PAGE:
When is it time to harvest silage?

Determining when to harvest corn as silage to maximize yield and quality can be a daunting task depending on the environmental conditions the crop has endured during the growing season. Every year is different! The “normal” timing for harvesting corn silage depends on two key factors:

  • When the overall plant moisture has reached the optimum of 65-70 percent moisture.
  • When the kernels have reached the half milk line.

In addition to that rule of thumb, here are three tips for estimating when silage harvest will fall in a given year based on environmental conditions:

  • Take note of when tassels first appear (VT): At that time, take note if there are areas of the field that tassel 5-7 days later. This delay will follow through the growing season and complicate reaching the ideal moisture range at harvest time.
  • 40-47 days after silking: Typically, silking will occur 1-3 days after the tassels emerge (R1). This is the first date range to predict when to harvest for corn silage in the dent stage (R5), which typically occurs 37-42 days after silking. Black layer formation (R6) occurs 55-60 days after silking and the half milk line occurs roughly 14 days before black layer. Thus, your predicted start date which will need to be field checked will be 40-47 days after silking.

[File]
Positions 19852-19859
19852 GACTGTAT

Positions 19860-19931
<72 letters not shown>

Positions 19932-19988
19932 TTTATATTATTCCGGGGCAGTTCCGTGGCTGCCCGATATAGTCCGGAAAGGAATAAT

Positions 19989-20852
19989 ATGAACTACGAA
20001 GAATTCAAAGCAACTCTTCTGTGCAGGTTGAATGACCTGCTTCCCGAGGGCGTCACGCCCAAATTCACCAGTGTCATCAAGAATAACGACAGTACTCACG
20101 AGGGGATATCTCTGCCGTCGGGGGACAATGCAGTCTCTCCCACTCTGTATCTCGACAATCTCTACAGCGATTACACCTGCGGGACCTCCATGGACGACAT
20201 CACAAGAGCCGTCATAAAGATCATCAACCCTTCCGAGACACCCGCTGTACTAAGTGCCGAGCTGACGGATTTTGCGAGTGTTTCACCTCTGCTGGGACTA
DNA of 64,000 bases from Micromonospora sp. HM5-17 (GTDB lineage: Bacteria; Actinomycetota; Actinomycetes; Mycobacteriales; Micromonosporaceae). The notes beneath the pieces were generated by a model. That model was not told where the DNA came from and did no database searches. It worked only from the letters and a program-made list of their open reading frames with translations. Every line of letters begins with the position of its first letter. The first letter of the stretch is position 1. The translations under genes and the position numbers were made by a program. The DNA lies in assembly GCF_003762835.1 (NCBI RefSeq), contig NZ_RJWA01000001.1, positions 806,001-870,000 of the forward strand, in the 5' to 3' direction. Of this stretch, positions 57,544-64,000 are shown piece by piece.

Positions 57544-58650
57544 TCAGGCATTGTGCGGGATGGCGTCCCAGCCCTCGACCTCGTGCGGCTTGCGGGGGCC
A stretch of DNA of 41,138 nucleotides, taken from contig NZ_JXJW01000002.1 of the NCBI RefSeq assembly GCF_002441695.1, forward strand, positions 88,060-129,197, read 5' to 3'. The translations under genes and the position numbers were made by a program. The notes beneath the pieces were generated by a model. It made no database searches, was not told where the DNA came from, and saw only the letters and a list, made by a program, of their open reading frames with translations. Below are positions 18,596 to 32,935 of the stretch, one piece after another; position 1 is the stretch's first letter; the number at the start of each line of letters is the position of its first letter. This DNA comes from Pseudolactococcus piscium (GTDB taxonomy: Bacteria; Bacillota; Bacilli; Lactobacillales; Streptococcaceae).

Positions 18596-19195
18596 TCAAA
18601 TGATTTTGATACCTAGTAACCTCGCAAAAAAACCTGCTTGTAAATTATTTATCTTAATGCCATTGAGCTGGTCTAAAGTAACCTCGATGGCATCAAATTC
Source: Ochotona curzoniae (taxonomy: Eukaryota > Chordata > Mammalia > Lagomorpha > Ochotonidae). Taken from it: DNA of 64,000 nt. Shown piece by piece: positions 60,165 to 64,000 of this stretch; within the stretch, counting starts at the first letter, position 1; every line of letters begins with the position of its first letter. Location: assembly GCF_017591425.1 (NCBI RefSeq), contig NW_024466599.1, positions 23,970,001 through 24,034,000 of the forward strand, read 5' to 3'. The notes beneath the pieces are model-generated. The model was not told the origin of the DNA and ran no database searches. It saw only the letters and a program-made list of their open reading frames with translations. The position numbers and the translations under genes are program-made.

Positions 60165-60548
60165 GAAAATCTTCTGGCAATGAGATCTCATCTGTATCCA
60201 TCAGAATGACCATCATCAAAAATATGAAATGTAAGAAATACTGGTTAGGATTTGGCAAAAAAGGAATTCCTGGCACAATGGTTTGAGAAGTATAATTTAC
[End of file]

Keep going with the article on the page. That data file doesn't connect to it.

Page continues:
• Track Growing Degree Units (GDU): The final method is to track the GDUs during the season. The range from silking to black layer is 700 to 1200 depending on the hybrid, environmental conditions and disease pressure.

Example: The corn in the Baldwin, WI Knowledge Plot tasseled (VT) on July 20th. This would put our predicted silage harvest in the week of September 5th time frame with normal GDU accumulation but with the cool cloudy August it appears it will be 7-10 days later.

Table 5. derived from Carter, P.R 1991, Corn development and growing degree days, Agronomy Advise Mimeo Series 28.10. View here: http://corn.agronomy.wisc.edu/AA/pdfs/A046.pdf

For additional information on corn silage, visit these Extension resources:

Example of height of Legend Next Generation silage corn in Wisconsin. After over a decade of breeding and research, these hybrids offer dairy and livestock producers a quick, 30-day ensiling period and 10-12% more starch digestibility than a dual-purpose or BMR hybrid through the recessive “floury” genetics.

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Dan Matzek

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